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Free Study Guide: Sula by Toni Morrison: Chapter Summary

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This section opens with a flashback and a description about Sula’s colorful family, starting with her grandmother Eva. Eva’s husband Boy Boy abandoned her and their three young children, leaving her with nothing. For a few months, she and the children managed to survive on what little was left in the house; when the supplies ran out, Eva grew desperate. She left her children with a neighbor for eighteen months and went away; when she returned, she had ten thousand dollars and only one leg. It was rumored that she cut off her leg intentionally in order to collect the insurance money so she could feed her family. Upon her return to Medallion with the money, Eva built a house for herself and the children. She chose to live on the top floor of the house, spending most of her time in a makeshift wheelchair made from a rocking chair and a red wagon.

In the present time of the novel, Eva is known for taking in boarders of all kinds, including newlywed couples and three odd boys whom Eva calls “the Deweys.” The three boys are well-behaved and run errands for Eva; in return, she feeds them and sends them to school. At school, the Deweys are all called Dewey King. Even though they look different, no one can really tell them apart, so they simply call all of three of them the same thing. Strangely, the mothers of these stray boys do not object to Eva's "adoption" of the children. Tar Baby is also a boarder; he is a chronically depressed alcoholic who has come to Eva’s house to die. Tar Baby sings at the church and is well known for his sweet voice that all admire.

Eva’s three children are Pearl, Hannah, and Plum. Pearl marries and moves away to Michigan. Hannah, a widow, and her daughter, Sula, live with Eva. Hannah has a reputation for engaging in sexual relationships with local married men; but she never falls in love or encourages any kind of attachment. Plum, Eva’s only son, also lives in the house. He has returned from the war depressed and hopelessly addicted to painkillers. He steals from the family in order to buy his drugs and sleeps in his room for days with the record playing on. Like Tar Baby, Plum seems destined to die young.

One night in late 1921, Eva goes into Plum’s room to confront her son about his miserable life and his addiction to painkillers. He is barely conscious because of the drugs. She sits on the bed crying and holding Plum for one last time. Eva then pours kerosene on Plum’s bed, lights it, and returns to her room. When Hannah wakes and comes to tell Eva what is happening, the two women look into each other's eyes with full realization of what has happened. The neighbors help put out the fire, but Plum is already dead.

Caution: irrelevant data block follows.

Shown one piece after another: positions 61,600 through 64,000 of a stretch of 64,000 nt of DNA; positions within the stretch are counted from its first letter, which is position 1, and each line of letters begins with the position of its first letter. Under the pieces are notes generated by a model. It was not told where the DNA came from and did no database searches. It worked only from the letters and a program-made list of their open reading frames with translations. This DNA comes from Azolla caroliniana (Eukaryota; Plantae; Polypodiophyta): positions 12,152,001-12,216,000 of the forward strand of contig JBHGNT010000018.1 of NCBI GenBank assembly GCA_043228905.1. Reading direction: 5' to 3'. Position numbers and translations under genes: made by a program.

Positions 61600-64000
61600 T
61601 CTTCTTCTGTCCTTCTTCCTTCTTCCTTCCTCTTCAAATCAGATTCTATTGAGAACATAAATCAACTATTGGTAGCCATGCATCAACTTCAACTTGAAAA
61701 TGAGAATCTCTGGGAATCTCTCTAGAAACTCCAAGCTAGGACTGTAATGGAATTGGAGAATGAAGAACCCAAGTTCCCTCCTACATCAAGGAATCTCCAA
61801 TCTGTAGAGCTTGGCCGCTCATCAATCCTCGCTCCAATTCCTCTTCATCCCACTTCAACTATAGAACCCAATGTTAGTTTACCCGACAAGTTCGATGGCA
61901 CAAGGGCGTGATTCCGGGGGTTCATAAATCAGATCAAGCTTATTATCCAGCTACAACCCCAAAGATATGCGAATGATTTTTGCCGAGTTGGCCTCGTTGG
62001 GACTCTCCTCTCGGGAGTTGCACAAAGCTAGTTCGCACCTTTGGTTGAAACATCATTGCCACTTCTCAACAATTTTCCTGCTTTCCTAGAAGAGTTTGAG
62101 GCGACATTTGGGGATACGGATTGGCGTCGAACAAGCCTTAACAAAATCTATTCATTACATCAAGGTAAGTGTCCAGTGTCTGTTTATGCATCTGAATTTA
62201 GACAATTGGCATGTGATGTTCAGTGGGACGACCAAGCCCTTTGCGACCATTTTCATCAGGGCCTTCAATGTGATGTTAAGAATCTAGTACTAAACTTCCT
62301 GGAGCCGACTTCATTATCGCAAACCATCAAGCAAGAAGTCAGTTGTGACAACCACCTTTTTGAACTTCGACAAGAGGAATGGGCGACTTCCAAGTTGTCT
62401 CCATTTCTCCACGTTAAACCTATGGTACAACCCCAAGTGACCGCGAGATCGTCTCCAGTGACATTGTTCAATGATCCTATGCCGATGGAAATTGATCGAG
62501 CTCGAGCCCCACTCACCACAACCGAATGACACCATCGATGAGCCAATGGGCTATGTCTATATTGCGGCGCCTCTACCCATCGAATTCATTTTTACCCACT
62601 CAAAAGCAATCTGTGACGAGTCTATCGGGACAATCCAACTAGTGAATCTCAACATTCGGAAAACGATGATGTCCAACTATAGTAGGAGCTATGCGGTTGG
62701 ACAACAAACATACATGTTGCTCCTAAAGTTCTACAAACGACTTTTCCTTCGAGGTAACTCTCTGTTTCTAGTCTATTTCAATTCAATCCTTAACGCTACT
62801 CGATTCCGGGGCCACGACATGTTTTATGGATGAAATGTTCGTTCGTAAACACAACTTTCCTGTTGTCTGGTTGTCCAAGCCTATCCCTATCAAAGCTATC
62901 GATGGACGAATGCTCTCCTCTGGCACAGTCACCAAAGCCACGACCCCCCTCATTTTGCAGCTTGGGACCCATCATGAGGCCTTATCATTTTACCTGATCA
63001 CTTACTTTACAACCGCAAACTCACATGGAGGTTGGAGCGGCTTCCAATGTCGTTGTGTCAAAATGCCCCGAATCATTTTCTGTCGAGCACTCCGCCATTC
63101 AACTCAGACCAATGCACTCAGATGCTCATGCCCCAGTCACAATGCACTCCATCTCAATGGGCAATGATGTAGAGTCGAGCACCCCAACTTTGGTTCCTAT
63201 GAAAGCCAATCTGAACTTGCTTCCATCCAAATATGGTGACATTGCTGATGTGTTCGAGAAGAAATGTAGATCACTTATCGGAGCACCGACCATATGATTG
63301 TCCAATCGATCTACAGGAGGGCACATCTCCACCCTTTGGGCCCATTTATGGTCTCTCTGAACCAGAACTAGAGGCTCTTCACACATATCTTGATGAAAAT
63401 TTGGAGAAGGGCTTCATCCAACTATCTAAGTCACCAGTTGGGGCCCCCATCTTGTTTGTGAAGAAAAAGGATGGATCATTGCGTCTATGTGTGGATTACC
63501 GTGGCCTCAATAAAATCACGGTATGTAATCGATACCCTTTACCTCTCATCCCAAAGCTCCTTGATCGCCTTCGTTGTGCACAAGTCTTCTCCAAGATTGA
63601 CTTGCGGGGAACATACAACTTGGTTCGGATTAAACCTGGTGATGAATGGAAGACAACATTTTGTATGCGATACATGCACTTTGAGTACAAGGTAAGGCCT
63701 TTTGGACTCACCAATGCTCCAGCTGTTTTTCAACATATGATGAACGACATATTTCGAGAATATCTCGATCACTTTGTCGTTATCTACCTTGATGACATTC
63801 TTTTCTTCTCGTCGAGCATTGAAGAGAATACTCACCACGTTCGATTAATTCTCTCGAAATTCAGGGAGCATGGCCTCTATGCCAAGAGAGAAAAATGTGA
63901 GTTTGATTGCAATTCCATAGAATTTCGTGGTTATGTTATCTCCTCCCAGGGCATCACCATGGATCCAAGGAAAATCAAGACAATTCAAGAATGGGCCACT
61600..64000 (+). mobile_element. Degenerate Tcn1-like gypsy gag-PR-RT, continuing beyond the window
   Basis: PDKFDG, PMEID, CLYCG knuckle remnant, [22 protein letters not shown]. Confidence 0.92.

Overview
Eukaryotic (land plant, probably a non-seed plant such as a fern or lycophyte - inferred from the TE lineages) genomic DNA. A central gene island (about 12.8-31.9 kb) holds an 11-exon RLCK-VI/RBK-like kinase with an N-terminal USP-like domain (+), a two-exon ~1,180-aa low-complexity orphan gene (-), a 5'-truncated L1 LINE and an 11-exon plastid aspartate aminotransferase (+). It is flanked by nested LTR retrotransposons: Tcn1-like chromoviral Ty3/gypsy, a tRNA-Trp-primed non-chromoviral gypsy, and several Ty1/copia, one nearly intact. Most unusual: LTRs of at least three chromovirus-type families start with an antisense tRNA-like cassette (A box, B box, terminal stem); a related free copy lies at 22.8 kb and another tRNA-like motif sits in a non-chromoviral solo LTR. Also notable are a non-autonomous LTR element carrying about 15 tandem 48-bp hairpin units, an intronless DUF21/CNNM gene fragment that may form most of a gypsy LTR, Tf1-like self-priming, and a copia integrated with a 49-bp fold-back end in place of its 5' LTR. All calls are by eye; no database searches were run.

This section establishes the family history of Sula in much the same way Nel’s family was introduced in the previous section. Her grandmother (Eva), her mother (Hannah), and her brother (Plum) all live in Eva’s house with Sula, and she is influenced by them all, just as Nel has been influenced by her family. Sula’s relationships with men, women, and children are all shaped by her family ties.

Morrison goes beyond an explanation of Sula’s family to the black community and their family structures at large. When the men leave (and in this book they are always leaving), the women are always strong enough to put together a life for themselves and their children. If the men stay, they are often cared for by the women, who seem to expect little from them. Although Eva’s situation was desperate when her husband left, she found a way to cope; in order to gain money to raise her children, she bravely cuts off her leg for an insurance check in the amount of $10,000. It is a sad commentary on the plight of poor blacks. Hannah fairs better than her mother, for she and her daughter live with Eva; but she still fights to survive after losing her husband. She covers up her misery by having petty affairs with all the married men in town; but she is afraid to have any kind of permanent relationship with a male. In spite of her loose behavior, she is well liked by the females in town because of her liveliness. Sula is greatly influenced by the fight for survival that she sees in her mother and grandmother.

The males presented in the chapter are much weaker than the females. The Deweys are a commentary on lack of identity. People refuse to see them as different and call them all the same name; they never fight back for their own identity. Tar Baby is hopelessly depressed and alcoholic; his only redeeming characteristic is his beautiful voice, which he shares in church. Plum, Sula’s brother, is the weakest of all the males presented. He lives his life in a drugged stupor, often not coming out of his room for days. Since Plum cannot control his own life, the strong-willed Eva takes charge. To save her son from a life of misery, she sets him on fire and allows him to burn to death. Hannah knows and understands what her mother has done, for she is also a survivor. Sula also is shaped by her relationship to these weak males, just as she is shaped by the strong women in her life.

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